Alison notices awful Aynesley is moving away, and of course assumes that this is the monitor removal. She follows Aynesley inside, passive-aggressively trying to get her to confess to being her monitor. But Aynesley's just pissed; she gets her best prime-time soap opera moment when she pulls a felt angel Alison made her from a box and says, in a scary hushed voice, "To hell with you and your Christmas angel." But when she tries to force the angel down the disposal, her scarf gets caught and starts to strangle her. Alison rushes to turn off the disposal, but at the last second, her fingers hover over the switch. Granted, Alison smacked her husband in the face with a golf club and then tortured him in the craft room, by my jaw dropped when she let Aynesley die in that freshly renovated kitchen. Lady has gone dark.
Oh, but here's the kicker: Aynesley wasn't her monitor. Dr. Leekie is lying liar and he lied to Alison about removing her monitor. That's because her monitor is Donnie. We all knew Donnie was up to something and it turns out that yes, he has been her monitor all this time. I wonder, has he been watching her since they were kids? Or is that why they got back together in college?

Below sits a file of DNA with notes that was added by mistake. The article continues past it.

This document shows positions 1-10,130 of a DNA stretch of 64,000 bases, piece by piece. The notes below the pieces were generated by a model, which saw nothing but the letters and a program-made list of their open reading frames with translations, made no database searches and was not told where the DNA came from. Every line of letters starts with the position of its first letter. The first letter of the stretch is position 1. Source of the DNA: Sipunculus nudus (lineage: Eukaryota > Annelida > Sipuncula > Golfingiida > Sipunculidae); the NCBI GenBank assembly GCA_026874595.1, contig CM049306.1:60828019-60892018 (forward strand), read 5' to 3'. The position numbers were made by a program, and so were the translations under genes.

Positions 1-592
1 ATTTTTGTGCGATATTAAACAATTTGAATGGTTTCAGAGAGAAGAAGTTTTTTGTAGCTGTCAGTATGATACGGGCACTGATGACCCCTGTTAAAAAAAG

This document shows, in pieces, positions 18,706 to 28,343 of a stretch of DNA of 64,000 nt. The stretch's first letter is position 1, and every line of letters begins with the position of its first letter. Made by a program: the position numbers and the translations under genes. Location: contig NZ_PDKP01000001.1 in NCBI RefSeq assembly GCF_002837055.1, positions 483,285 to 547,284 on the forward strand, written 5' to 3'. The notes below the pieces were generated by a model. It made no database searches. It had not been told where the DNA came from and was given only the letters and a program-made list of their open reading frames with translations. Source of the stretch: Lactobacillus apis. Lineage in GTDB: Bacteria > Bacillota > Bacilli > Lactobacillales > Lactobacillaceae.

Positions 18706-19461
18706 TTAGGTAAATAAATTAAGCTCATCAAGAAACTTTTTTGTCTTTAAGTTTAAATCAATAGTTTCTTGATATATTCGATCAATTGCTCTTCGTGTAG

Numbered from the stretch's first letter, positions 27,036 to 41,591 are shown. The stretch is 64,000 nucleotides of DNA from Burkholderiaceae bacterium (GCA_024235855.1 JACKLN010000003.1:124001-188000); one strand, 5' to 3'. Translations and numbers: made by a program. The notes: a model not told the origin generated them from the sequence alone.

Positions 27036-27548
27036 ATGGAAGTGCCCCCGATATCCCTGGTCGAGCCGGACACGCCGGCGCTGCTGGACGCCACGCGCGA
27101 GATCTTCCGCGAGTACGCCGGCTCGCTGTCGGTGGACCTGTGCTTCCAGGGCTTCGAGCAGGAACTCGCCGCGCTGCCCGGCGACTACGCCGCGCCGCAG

But the biggest bombshells are reserved for Sarah. Forget that the Dyad Institute knows about Kira. Forget that Helena is her shared-a-womb twin sister. Amelia has an even bigger shock in store for Sarah: Mrs. S was one of the scientists who contracted Amelia as a surrogate. Amelia accidentally tries to deliver the news to the wrong twin, however, and is stabbed by Helena for her troubles. Helena's motive seems to be bitterness over her terrible childhood. "You gave me to them," she croaks in her sleepy, disaffected way. "You let them make me this way."
Sarah discovers Amelia just before she dies, and Amelia hands her a photo of a woman and a man in lab coats. (The woman is not Tatiana Maslany.) "Your foster mother," Amelia tells her. On the back, the names of the people are blacked out, but one name isn't: Project Leda.